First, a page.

- Categories: Climbing , Mountain Biking
- Tags: mckenzie, north umpqua, Squamish, Whistler
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Day 1: La Honda, CA to Roseburg, OR
Day 2: MTB North Umpqua Trail: Tioga and Mott segments out and back
Day 3: MTB North Umpqua Trail: Panther and Calf segments out and back
Day 4: MTB McKenzie River Trail out and back
Day 5: Eugene, OR to McKenna, WA
Day 6: McKenna, WA to Squamish, BC
Day 7: The Fix bikeshop, and Lost Lake Trails.
Days 8-9: Dirt Series Camp, Whistler
Day 10: Climbing: Rock On with Debby and p1 of Exasperator
Day 11: Climbing: the Snake with Debby
Day 12: MTB: Cut Yer Bars and A River Runs Through It
Day 13: Climbing: Diedre, Bloomstick, and Ultimate Everything (18 pitches total) with Debby
Day 14: Climbing: Exasperator and Arrowroot with Erik; Whistler to Olympia, WA
Day 15: Olympia, WA to La Honda, CA
This was my first real road trip. Erik and I had been looking forward to the vacation for a long time. During the two weeks from Saturday, September 6, 2008 to Saturday, September 20, 2008, we visited his folks in Washington, mountain biked in Oregon and Whistler, and rock climbed in Squamish with our friends Steve and Debby.
The trip reports are organized in chronological order. Some days we spent driving, some biking, and some climbing. You can go straight to any report by clicking on its link at the top, or if you have the time, you are welcome to scroll down and read them in sequence. (You might want three cups of tea for that.) On some days, I put together some related information at the end of the report. In climbing jargon, it's called beta, which might turn out useful someday.
Day 1: La Honda, CA to Roseburg, OR
For a while, it did not seem that we would ever get out of the house. Yesterday, after wrapping up with work, I returned home to pack. It turned out to be an ambitious goal. I ended up spending two hours washing and cleaning my bike, which had accumulated a month’s worth of grime. I remember my chain was rubbing badly the previous few times I rode and when I tried to apply the lube right before the last ride, I was embarrassed to see how thick the grime was in the joints of the chain, but I forced the lube in nonetheless at that time. My bike needed a shower. Thankfully, Erik’s bike did not require cleaning because it had remained sparkling clean since it was cleaned after our last Downieville ride in July. While I worked on my bike, Erik busied himself with chores outside of the house. When he picked tomatoes and pears and sent them over to our neighbors, as usual, the friendly chatting dragged on. So, between our chores and dinner, we only managed to throw a few items that came to our mind as necessary for the trip to the floor in the family room. By bed time, we did not have anything packed, but the family room looked like a bomb just went off. We called it a day.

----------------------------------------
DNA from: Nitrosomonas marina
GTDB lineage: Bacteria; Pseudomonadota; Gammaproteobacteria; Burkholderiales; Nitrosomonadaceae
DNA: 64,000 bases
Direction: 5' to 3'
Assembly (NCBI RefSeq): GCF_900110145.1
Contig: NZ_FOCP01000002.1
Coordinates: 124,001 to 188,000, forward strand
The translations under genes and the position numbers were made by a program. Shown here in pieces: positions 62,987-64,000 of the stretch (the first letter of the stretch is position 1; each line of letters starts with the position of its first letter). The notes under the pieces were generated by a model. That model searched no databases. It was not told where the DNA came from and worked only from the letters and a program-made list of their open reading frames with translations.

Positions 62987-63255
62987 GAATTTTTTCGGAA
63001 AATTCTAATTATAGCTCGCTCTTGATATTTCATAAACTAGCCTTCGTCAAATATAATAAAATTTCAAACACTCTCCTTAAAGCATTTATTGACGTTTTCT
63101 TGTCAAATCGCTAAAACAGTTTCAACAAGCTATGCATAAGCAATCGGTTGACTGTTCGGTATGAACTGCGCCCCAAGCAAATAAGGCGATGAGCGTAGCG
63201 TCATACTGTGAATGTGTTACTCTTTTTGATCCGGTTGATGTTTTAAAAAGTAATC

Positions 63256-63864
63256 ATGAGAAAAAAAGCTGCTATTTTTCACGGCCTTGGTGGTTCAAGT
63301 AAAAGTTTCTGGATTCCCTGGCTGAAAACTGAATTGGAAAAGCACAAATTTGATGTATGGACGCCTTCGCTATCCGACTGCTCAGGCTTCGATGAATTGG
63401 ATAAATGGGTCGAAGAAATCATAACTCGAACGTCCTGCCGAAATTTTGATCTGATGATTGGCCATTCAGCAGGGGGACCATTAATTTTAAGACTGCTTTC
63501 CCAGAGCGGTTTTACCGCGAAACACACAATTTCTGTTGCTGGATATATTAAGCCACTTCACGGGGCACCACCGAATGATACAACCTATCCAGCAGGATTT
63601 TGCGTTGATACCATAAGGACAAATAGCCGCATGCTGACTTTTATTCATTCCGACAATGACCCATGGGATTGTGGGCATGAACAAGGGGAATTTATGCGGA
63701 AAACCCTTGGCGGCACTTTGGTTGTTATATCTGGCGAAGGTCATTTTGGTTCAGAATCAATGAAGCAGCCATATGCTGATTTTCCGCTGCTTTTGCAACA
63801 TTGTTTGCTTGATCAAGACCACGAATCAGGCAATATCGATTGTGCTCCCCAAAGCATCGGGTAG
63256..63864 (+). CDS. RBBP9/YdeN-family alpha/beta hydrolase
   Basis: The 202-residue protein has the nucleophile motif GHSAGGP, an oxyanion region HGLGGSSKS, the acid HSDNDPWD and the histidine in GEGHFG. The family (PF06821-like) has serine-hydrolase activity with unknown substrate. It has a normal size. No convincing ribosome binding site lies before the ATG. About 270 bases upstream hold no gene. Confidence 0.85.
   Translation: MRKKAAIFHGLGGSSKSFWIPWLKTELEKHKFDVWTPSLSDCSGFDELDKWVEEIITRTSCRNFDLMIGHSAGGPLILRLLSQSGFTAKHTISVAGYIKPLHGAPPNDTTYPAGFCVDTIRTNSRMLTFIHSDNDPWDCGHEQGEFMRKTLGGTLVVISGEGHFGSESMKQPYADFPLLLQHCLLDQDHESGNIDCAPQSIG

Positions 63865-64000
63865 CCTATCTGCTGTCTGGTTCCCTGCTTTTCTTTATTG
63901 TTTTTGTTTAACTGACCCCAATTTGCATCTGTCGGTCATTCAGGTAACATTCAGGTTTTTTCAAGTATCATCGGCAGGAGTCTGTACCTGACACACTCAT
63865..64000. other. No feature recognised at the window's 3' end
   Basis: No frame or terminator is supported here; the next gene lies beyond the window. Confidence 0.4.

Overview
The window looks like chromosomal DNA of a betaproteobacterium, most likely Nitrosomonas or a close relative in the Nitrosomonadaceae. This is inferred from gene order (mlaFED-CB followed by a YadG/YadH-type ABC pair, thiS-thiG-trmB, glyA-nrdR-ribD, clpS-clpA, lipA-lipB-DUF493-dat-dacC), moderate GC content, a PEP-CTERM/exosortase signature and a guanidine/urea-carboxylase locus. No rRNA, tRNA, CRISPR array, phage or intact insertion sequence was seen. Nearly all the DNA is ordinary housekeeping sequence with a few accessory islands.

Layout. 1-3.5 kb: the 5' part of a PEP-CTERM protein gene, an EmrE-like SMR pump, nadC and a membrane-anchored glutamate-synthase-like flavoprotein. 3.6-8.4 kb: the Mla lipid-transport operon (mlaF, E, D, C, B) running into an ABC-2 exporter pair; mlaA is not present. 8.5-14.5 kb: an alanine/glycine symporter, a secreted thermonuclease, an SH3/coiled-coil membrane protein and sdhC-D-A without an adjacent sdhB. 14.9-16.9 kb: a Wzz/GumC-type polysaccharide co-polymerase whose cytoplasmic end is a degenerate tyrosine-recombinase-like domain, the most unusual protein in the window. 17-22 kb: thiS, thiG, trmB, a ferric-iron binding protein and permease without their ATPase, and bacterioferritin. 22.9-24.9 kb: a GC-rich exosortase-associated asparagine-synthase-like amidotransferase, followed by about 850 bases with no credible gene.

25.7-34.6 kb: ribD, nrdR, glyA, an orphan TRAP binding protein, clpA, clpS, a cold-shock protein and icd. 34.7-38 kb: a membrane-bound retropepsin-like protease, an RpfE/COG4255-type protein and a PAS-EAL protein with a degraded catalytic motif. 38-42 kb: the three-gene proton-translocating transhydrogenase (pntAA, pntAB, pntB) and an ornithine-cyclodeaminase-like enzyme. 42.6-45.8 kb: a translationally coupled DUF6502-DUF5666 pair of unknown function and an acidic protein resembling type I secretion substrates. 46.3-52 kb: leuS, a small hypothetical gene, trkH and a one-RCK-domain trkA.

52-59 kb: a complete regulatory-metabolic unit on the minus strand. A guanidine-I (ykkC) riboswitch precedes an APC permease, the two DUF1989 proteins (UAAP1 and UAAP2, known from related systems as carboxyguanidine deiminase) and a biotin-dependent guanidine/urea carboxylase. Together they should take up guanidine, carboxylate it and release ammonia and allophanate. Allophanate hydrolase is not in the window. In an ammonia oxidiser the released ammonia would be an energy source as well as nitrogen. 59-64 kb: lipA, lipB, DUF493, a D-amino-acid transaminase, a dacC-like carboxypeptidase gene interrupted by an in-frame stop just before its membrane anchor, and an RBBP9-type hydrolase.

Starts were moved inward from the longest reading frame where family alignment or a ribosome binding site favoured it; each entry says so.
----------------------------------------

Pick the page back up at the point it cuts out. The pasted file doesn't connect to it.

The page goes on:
This morning, when I woke up at 8am, I felt satisfactory with my good night of sleep and thought that was a good start for a road trip because it set the tone – this should be a relaxing road trip. There is no need to stress ourselves out with any agenda, right?
The items on the floor got gathered into various bags and Tupperware containers. The bags and containers made their way into our CR-V slowly along with our mountain bikes. Finally, at noon, we locked the door and started the engine. Our journal had finally began!
It was already unusually warm in La Honda at 90+ degrees. When we stopped to get gas at City of Shasta Lake, it was 109. We saought escape in our air conditioned vehicle. We stopped at Shasta City to take some pictures of Mt. Shasta. Erik was surprised by how little snow there was on the mountain. From certain angles, it almost looked bone dry. He commented that the sight made him feel guilty for doing road trips. I felt guilty as well.
We did not manage to enter Oregon until the evening, and all bike shops were closed by then. I wanted to pick up some maps for the trails we wanted to ride, but now we would have to do without. Thankfully, North Umpqua River is clearly marked on my AAA Oregon map, so we decided to head straight for the trail and find a campground along the way. We turned off I5 in Roseburg onto Eastbound State Hwy 138. Toketee Campground was our destination because it was the trailhead to two most recommended segments: Deer Leap and Dread and Terror. When we pulled into a gas station at Roseburg, it was somewhere around 9pm. It took us a second to realize why a man walked straight to our car and stood next to it – “oh, that’s right; we are in Oregon.” The guy was very cheerful. We started chatting when he asked about our bikes. It was good thing that we chatted because we learned from him that Hwy 138 was just closed before Toketee due to forest fire. That changed our plan. We checked ourselves in to Motel 6 Roseburg and would play it by ear the next day.